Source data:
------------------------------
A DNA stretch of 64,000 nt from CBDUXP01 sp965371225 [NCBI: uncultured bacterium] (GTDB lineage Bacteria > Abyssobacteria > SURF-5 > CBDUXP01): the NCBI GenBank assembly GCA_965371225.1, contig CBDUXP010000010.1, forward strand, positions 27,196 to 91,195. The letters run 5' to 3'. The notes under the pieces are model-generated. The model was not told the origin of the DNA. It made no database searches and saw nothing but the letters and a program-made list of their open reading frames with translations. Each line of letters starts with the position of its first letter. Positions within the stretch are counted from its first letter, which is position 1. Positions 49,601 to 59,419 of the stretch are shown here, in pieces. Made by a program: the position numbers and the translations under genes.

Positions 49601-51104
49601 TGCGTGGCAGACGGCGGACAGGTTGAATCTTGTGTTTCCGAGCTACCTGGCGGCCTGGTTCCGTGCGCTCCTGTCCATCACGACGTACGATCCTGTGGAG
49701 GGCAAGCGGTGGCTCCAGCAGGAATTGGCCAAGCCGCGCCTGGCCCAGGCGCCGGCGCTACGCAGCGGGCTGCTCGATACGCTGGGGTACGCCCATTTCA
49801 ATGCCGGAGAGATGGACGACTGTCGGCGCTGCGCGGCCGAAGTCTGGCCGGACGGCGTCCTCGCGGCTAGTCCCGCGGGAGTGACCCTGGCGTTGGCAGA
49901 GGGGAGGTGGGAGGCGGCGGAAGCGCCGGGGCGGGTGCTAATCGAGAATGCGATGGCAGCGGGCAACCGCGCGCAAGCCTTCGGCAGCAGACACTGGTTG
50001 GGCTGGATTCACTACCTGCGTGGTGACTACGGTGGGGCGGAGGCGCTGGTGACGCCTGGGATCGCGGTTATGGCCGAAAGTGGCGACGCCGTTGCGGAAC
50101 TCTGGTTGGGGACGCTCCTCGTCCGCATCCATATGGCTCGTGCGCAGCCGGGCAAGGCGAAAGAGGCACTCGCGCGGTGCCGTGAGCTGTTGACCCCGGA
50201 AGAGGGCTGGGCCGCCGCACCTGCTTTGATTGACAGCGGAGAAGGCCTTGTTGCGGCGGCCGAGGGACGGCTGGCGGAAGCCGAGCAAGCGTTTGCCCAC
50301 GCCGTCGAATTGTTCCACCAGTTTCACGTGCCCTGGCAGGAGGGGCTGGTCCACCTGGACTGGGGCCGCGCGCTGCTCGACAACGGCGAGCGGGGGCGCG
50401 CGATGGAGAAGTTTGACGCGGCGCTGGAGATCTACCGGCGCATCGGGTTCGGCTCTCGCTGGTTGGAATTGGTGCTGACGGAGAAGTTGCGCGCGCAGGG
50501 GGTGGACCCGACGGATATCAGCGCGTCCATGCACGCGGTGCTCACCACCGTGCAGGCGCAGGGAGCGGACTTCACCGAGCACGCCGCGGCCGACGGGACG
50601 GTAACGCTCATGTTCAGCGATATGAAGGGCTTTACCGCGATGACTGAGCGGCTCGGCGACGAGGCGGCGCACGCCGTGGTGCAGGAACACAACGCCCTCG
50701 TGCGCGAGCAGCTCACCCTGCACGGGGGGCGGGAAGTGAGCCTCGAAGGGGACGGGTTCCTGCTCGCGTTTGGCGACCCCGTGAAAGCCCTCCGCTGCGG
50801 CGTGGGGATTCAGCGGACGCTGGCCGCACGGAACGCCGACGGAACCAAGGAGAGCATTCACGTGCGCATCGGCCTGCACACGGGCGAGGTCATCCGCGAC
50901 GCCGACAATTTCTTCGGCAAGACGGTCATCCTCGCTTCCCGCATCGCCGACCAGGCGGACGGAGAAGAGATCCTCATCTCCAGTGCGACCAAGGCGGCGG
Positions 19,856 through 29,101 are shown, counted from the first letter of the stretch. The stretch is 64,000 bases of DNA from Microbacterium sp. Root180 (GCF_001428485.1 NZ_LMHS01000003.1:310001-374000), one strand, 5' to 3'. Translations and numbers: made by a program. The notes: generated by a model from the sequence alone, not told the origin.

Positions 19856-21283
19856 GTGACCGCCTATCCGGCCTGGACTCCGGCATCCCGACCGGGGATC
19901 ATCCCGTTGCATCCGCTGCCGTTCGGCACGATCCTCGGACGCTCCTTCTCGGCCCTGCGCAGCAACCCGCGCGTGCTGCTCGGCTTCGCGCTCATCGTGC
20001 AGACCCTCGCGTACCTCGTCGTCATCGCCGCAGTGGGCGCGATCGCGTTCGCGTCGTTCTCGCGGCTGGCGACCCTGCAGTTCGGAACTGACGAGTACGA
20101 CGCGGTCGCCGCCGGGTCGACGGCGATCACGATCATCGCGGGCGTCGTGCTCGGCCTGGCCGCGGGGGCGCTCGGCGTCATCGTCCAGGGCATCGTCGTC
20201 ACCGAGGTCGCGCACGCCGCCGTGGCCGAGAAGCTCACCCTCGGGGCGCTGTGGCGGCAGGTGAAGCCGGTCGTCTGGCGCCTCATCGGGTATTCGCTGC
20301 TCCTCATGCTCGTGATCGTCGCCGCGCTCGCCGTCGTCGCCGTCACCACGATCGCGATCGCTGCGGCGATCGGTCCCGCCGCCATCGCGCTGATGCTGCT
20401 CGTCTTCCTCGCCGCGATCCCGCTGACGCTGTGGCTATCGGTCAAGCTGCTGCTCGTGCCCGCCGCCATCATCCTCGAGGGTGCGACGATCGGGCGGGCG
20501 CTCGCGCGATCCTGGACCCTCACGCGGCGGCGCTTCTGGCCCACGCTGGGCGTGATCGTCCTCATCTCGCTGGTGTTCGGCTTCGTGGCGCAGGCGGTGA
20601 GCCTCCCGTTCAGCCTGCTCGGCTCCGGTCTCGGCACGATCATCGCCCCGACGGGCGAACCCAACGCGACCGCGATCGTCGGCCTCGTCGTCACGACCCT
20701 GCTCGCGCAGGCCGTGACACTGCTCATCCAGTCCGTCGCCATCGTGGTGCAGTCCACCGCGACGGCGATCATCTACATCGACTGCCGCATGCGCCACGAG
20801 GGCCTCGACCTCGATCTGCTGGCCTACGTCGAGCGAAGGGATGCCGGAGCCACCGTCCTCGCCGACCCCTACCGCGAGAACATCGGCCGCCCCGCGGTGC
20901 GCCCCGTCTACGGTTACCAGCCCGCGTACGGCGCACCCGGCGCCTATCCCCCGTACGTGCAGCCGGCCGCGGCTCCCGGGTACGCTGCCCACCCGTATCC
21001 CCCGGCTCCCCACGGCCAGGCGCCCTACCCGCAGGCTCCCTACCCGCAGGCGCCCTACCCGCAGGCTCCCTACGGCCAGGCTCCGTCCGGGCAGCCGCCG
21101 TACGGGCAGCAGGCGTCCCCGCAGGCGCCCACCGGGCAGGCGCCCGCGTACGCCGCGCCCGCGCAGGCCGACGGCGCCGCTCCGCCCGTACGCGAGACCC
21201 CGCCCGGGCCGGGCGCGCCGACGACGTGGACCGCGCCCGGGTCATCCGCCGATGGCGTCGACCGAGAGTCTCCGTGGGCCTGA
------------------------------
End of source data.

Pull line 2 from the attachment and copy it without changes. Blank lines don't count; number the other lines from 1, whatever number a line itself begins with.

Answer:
Positions 49601-51104